I did not turn back. On this excerpt from NOAA Charlotte Harbor Chart number 11426, we were in the area of marker 2 when I was looking at the Radarscope picture on the iPhone. I could see that the cloud line that was approaching was on the verge of raining, and then it started. Because the line of rain was very thin, and was moving toward us, I briefly thought it might be a good idea to pick the area in the line where the rain was lightest and try to get through to the other side. If we managed it (and the storms did not grow) we would have a really nice sail on the back side of the storm line as it faded away into the distance.
Quickly punching through a hole in a growing storm line is something that can work in reasonably fast powerboats, but it is a desperation move most of the time if I do it at all. I can't really explain why I thought it might be a good idea in a very slow sailboat, other than to say the line was really thin and barely raining at that time.
The iPhone is not waterproof and had to be put away at this point because it looked like a dousing was imminent no matter what we did. No more radarscope, but I could tell that the gap in the line that had looked promising was quickly starting to look threatening. I decided that encountering this storm on the open harbor might not be a good idea, and from our position at the time, the Port Charlotte Beach Complex was the nearest protected area where we could hide. I started heading for it, and the black wall of rain from the west grew that direction to shut off that escape.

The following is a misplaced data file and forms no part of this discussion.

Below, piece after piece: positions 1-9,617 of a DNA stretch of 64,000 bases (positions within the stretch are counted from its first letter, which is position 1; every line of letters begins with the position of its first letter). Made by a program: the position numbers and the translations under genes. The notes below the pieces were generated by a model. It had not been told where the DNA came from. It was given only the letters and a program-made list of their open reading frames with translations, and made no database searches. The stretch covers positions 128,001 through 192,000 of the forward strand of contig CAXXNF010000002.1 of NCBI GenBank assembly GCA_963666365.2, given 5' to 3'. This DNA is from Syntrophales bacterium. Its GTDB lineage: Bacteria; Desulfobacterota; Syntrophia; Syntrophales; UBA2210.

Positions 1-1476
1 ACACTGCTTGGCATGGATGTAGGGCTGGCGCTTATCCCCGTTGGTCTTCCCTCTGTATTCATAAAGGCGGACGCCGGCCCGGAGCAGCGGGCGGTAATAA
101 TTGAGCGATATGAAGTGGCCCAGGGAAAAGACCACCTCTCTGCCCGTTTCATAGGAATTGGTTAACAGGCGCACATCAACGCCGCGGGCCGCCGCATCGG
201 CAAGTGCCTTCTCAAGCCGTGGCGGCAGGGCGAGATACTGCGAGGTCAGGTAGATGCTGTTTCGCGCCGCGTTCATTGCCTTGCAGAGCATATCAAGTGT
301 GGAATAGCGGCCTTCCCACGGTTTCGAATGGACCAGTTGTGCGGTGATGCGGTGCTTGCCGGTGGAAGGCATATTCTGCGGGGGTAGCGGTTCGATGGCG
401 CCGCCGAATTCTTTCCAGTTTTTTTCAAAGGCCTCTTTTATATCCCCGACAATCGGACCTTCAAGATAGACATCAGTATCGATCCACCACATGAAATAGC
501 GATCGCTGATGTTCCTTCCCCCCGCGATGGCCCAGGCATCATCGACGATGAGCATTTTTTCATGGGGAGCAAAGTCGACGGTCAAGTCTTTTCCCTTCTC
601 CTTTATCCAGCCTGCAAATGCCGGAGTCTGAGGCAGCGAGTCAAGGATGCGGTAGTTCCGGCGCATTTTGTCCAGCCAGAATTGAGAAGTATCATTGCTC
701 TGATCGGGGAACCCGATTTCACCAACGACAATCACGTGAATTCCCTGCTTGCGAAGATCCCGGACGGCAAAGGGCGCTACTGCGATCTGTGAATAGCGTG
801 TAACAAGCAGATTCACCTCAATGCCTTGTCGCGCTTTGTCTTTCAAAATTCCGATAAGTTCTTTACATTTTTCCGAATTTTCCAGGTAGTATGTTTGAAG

OK, if we're not going through it and we're not hiding in Port Charlotte, it's run back to the ramp at Ponce Park and see how far we get before the storm catches us. We still had the full sail up, and gusts from the storm line were starting to hit the harbor, so we were sailing downwind in about 20-25 knots of wind. That's really too much wind for the full sail in the Sun Cat, but headed downwind it was OK and we were making good speed. We needed to go about 20 knots faster to actually beat the storm, but we were making a good attempt at it for a slow catboat.
We got past marker number 2 on our way home with only some cool gusts and fairly light rain, but the pursuing storm was catching us. When the first real storm gust hit us, I could see it approaching across the water. I knew that a gust that was stirring up the surface with winds already at 20 was going to be a nasty one, and it was. To ease pressure on the rig, I allowed the boat to round up from our downwind course to a beam reach and spilled the gust. Once it passed, I decided that it would be a good idea to take the sail down while we had a good opportunity.